Our Country’s Good, National Theatre

Thursday 27th August 2015

Our Country’s Good. Photo: Simon Annand
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Rufus Norris took over as artistic director of this flagship from Nicholas Hytner in March, and has already stamped his own brand of energetic theatricality on the directing and programming of the place. One of his most positive innovations is inviting new theatre-makers such as Alice Birch and Alistair McDowall, while simultaneously reviving modern classics by an older generation. Following the rather overblown revival of Caryl Churchill’s Light Shining in Buckinghamshire, directed by Lyndsey Turner, comes another classic from a female playwright, Timberlake Wertenbaker’s Our Country’s Good, this time directed by Nadia Fall.

Since this heartwarming 1988 account of the first staging of a European play in Australia has already been revived by Max Stafford-Clark in 2012, in a long-running touring production which included London, the question is: what can this new production add to our enjoyment of the story? At its heart, this is a tale — first told by Thomas Shindler’s Ark Keneally in 1987 — about how transported convicts in Sydney Cove, New South Wales, performed George Farquhar’s 1706 super hit, The Recruiting Officer, to an audience of prisoners and jailers in 1789. Within this simple plot, Wertenbaker adds layers of complexity by including small and tender scenes of convict life amid the big set-pieces when the officers discuss the play and when the convict cast rehearses it.

So we see how one of the cons, the jealous Harry Brewer, is in a tormented relationship with another con, young Duckling, while one of the officers, Lieutenant Ralph Clark, not only directs the play but falls in love with the prisoner Mary Brenham. Likewise, there’s an important episode in which the feisty Liz Morden, another transported felon, is threatened with death by hanging when she refuses to defend herself against charges of stealing food from the precarious colony’s precious store.

The penal colony’s governor, Captain Arthur Phillip, is an Enlightenment autocrat who rules both officers and convicts with a mixture of a smiling face and a firm hand. Director Nadia Fall’s decision to cast the black actor Cyril Nri as Phillip is justified by the fact that his speeches about Rousseau (man is born free, but everywhere in chains) and Greek slaves gain an extra shade of meaning — there were no black officers in the British army at that date, but Nri’s authoritative stage presence feels like a comment on slavery and Empire. Similarly, Gary Wood’s hovering, Ariel-like Aborigine underlines the fact that the convicts were not the only victims of the British state’s will to colonialism.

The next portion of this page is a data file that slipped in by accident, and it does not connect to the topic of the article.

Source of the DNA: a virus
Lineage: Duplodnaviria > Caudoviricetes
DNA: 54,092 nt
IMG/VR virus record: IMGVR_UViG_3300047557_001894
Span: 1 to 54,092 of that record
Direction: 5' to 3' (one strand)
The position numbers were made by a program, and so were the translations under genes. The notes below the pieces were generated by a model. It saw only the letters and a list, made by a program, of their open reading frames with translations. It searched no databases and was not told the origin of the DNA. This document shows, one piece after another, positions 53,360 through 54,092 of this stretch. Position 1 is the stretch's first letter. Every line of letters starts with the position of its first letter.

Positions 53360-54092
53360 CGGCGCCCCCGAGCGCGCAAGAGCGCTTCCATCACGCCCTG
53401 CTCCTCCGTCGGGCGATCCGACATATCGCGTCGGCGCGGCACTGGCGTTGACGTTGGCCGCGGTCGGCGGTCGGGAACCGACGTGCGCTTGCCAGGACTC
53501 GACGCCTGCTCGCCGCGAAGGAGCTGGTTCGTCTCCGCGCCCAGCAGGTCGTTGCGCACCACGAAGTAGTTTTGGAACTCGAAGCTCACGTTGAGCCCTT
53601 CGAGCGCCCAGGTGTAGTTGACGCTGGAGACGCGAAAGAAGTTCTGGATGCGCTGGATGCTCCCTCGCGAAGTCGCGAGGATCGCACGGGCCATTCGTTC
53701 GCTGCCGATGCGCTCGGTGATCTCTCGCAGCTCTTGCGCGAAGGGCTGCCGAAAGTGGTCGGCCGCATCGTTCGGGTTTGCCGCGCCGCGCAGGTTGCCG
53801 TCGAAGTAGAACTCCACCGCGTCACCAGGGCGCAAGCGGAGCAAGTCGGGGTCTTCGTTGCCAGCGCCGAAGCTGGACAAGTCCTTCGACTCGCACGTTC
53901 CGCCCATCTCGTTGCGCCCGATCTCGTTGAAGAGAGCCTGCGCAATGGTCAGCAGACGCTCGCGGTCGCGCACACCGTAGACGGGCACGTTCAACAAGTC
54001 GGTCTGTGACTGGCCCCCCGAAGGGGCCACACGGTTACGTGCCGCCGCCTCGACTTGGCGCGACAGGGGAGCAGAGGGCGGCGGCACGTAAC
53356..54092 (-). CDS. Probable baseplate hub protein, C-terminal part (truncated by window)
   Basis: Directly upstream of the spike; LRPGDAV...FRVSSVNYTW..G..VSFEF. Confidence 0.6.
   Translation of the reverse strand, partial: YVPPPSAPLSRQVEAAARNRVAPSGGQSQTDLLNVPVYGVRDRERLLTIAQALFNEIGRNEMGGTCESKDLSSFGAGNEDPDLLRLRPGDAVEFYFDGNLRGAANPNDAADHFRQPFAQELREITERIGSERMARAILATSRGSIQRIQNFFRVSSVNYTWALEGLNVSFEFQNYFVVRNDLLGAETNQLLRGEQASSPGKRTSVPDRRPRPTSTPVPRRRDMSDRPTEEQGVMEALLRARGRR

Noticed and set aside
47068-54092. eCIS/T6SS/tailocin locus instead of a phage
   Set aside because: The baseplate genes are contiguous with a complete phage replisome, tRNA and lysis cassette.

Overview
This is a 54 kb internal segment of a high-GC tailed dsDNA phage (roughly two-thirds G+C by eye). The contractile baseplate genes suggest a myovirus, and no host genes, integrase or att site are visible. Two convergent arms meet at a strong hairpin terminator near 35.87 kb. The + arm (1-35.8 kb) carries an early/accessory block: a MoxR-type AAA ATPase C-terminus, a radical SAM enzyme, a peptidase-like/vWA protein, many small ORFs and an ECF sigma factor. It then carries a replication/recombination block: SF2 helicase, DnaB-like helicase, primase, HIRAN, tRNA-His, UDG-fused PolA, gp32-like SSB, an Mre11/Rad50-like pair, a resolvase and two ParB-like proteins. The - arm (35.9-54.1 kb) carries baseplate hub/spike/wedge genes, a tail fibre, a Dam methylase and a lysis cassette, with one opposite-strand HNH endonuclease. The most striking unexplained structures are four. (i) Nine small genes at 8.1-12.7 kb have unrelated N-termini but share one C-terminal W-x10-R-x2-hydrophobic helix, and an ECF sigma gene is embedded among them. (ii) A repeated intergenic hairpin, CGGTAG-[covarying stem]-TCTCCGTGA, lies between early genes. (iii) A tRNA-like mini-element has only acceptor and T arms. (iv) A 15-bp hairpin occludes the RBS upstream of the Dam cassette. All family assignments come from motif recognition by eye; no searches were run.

At first, I wasn’t sure about this production, which glows from the start with the National’s full range of technical effects: after exotic birdsong, the revolving stage turns from showing ship to showing shore and the harsh sun-beaten landscape is evoked in the reds, oranges and yellows of Peter McKintosh’s beautiful staging. Shadow plays follow. At the same time, music by Cerys Matthews (onetime Britpop singer in Catatonia and now a BBC6 stalwart), contributes a lush soundscape to the rich landscape. She uses folksy songs, foot-stomping marches, languid guitar notes, touching laments, poetic spirituals, haunting didgeridoos (basically, a lot of stuff). No wonder the show last for about three hours.

Now usually I prefer less to more, and I was worried that Fall’s production would sink under the weight of all this, well, stuff. That it doesn’t at all is in a large part due to the fine, highly characterised acting of the entire company. The women are exceptionally good: Jodie McNee’s harried and feral Liz Morden has a Scouse accent and an abrasive attitude which is like coarse sandpaper; Caoilfhionn Dunne is the Irish Mary Brennan, at first indifferent then gradually glowing; Shalisha James-Davis is the tightly strung Duckling and Ashley McGuire a down-to-earth country woman dreaming of her Devon home. They are well supported by Matthew Cottle as Wisehammer the intellectual Jew, Lee Roos as Sideway the flamboyant pickpocket, and Tadhg Murphy as Freeman the Irish hangman. The officers include Jason Hughes as Ralph and Peter Forbes as his tough opponent Major Ross.

Wertenbaker’s text is rich in insight — with jokes about acting, theatregoing and more serious asides about women’s bodies and the injustice of punishment — and her skill lies in her intelligent blending of the twin themes of the transformative power of penal rehabilitation and the redemptive power of theatre. Fall’s production doesn’t shirk the brutality of the play’s story, and she emphasises the sexual abuse of the female prisoners and the sexual frustration of their jailers. But she also brings out the play’s humour. And this revival reminds you that the National are also currently staging Farquhar’s The Beaux’ Stratagem. You leave the theatre in the glow of a postshow high.

© Aleks Sierz

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